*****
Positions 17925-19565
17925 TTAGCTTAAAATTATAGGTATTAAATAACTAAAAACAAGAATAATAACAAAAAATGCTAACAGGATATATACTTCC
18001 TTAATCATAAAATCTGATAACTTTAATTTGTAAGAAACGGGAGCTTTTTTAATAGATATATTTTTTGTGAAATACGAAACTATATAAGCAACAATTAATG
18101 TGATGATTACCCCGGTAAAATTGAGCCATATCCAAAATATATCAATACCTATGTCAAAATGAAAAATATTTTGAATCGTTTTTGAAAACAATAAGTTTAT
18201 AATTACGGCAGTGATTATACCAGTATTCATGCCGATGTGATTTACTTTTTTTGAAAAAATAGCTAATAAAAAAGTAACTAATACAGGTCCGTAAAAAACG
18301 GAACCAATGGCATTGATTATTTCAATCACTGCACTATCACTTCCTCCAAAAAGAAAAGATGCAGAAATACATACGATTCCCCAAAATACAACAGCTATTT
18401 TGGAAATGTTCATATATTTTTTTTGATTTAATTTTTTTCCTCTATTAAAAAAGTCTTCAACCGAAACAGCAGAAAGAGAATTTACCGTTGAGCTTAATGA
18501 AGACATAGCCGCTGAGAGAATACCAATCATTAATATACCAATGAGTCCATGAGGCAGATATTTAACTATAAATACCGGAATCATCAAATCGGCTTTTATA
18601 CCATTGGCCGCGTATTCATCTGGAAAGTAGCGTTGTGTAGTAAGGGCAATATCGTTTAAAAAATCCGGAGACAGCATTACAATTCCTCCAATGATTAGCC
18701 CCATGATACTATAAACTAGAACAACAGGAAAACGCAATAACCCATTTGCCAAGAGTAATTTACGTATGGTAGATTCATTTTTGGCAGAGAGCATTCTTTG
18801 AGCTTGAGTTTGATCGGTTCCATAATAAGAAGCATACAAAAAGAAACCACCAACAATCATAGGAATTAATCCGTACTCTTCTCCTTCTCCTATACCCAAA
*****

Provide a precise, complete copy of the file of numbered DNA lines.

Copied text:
Positions 17925-19565
17925 TTAGCTTAAAATTATAGGTATTAAATAACTAAAAACAAGAATAATAACAAAAAATGCTAACAGGATATATACTTCC
18001 TTAATCATAAAATCTGATAACTTTAATTTGTAAGAAACGGGAGCTTTTTTAATAGATATATTTTTTGTGAAATACGAAACTATATAAGCAACAATTAATG
18101 TGATGATTACCCCGGTAAAATTGAGCCATATCCAAAATATATCAATACCTATGTCAAAATGAAAAATATTTTGAATCGTTTTTGAAAACAATAAGTTTAT
18201 AATTACGGCAGTGATTATACCAGTATTCATGCCGATGTGATTTACTTTTTTTGAAAAAATAGCTAATAAAAAAGTAACTAATACAGGTCCGTAAAAAACG
18301 GAACCAATGGCATTGATTATTTCAATCACTGCACTATCACTTCCTCCAAAAAGAAAAGATGCAGAAATACATACGATTCCCCAAAATACAACAGCTATTT
18401 TGGAAATGTTCATATATTTTTTTTGATTTAATTTTTTTCCTCTATTAAAAAAGTCTTCAACCGAAACAGCAGAAAGAGAATTTACCGTTGAGCTTAATGA
18501 AGACATAGCCGCTGAGAGAATACCAATCATTAATATACCAATGAGTCCATGAGGCAGATATTTAACTATAAATACCGGAATCATCAAATCGGCTTTTATA
18601 CCATTGGCCGCGTATTCATCTGGAAAGTAGCGTTGTGTAGTAAGGGCAATATCGTTTAAAAAATCCGGAGACAGCATTACAATTCCTCCAATGATTAGCC
18701 CCATGATACTATAAACTAGAACAACAGGAAAACGCAATAACCCATTTGCCAAGAGTAATTTACGTATGGTAGATTCATTTTTGGCAGAGAGCATTCTTTG
18801 AGCTTGAGTTTGATCGGTTCCATAATAAGAAGCATACAAAAAGAAACCACCAACAATCATAGGAATTAATCCGTACTCTTCTCCTTCTCCTATACCCAAA